There is still a lot of confusion regarding the length of a resume. Some people say their resume should be one page, others say their resume should not be more than two pages, and still others say it should be very succinct.
Well, the rules for resume length have changed dramatically. Here’s why.
Fifteen years ago, a resume had an Objective followed by a list of your jobs and duties. So, an accounting manager would state that they worked for GE posting journal entries, overseeing accounts receivable, and managing the month-end close. The strategy here was that, if an employer thought you had the right background, they would invite you in for an interview to see what you have actually accomplished in that role.
That changed about eight years ago to a greater focus on demonstrated skills and accomplishment. Essentially, employers were saying, “I know what an accountant does, just tell me whether you were any good doing it.”
So, resumes shifted their emphasis to skills and accomplishments over roles and responsibilities. The accounting manager resume would now show how you shortened the month-end closing cycle and reduced outstanding accounts receivable. This made a lot of sense and helped managers identify the top performers.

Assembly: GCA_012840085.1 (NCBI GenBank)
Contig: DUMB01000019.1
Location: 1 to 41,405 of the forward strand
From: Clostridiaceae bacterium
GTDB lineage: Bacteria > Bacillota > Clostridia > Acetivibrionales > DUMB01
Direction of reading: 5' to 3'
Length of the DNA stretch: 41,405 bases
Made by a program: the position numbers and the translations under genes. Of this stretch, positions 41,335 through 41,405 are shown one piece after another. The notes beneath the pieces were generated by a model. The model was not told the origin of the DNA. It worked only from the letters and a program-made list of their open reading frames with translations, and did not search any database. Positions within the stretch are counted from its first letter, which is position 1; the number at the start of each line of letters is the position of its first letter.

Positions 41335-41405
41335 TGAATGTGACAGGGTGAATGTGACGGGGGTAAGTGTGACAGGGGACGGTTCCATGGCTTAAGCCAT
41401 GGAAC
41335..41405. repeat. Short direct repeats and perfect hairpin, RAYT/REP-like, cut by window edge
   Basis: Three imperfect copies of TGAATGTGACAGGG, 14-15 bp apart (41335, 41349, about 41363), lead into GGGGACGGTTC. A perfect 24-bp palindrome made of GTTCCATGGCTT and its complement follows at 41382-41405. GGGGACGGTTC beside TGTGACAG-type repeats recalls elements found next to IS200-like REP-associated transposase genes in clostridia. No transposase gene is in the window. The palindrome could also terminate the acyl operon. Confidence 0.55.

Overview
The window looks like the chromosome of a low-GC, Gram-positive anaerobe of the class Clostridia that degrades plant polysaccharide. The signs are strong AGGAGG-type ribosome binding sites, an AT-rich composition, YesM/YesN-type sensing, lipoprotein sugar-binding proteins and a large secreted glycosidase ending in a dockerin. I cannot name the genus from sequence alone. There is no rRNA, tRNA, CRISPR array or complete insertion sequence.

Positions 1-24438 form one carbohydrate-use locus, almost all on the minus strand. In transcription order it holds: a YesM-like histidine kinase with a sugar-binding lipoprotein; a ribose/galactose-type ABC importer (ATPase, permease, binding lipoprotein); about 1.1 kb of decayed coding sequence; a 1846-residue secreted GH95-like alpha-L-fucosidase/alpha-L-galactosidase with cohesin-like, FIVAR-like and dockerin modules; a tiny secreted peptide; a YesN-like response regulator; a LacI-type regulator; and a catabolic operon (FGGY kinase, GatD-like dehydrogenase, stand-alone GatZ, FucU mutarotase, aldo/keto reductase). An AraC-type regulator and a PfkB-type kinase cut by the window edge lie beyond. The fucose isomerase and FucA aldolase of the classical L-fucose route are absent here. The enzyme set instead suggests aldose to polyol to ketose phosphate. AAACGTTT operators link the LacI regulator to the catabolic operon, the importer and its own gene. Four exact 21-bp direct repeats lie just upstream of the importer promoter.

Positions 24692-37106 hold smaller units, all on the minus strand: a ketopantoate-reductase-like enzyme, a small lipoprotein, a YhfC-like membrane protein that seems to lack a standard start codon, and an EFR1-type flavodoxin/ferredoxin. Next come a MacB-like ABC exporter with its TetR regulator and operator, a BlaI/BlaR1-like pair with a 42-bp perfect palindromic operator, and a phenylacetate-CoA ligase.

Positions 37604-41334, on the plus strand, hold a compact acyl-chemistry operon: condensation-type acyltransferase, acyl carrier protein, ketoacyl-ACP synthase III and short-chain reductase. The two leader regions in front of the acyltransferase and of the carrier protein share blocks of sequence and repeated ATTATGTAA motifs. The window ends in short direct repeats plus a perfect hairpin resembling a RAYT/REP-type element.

But all that has changed with the proliferation of the Applicant Tracking Systems, the software that many companies are now using to read and rank resumes. When you apply through job boards or a company website, chances are good that your resume is going into an Applicant Tracking System.
Although managers still want to see accomplishments, the software will rank your resume on roles and responsibility keywords. That means today’s resumes need details of the tasks you did as well as highlighting the results you delivered.
The result is that the resume is getting longer and denser. If you do not list the duties and tasks you were responsible for, the Applicant Tracking Systems will give you a low ranking and your resume will not even be seen.
For example, I recently spoke to a Fortune 500 executive and he said that when he is looking for talent, HR just gives him a list of the top 20 ranked resumes out of the 400 received. That means that over 380 resumes were never even glanced at by the hiring manager! It also means that, if you do not list the roles and responsibilities you performed for each job, a human will not see your resume (even if you are the greatest performer in that role).
Bottom line – you now have to impress the computer and the human reviewer, meaning your resume just got longer and denser. The next time you show your resume to someone and they say it should be shorter or it is too long, then ask them what their strategy is to get through the Applicant Tracking System. If they look at you confused, then you should get another opinion.
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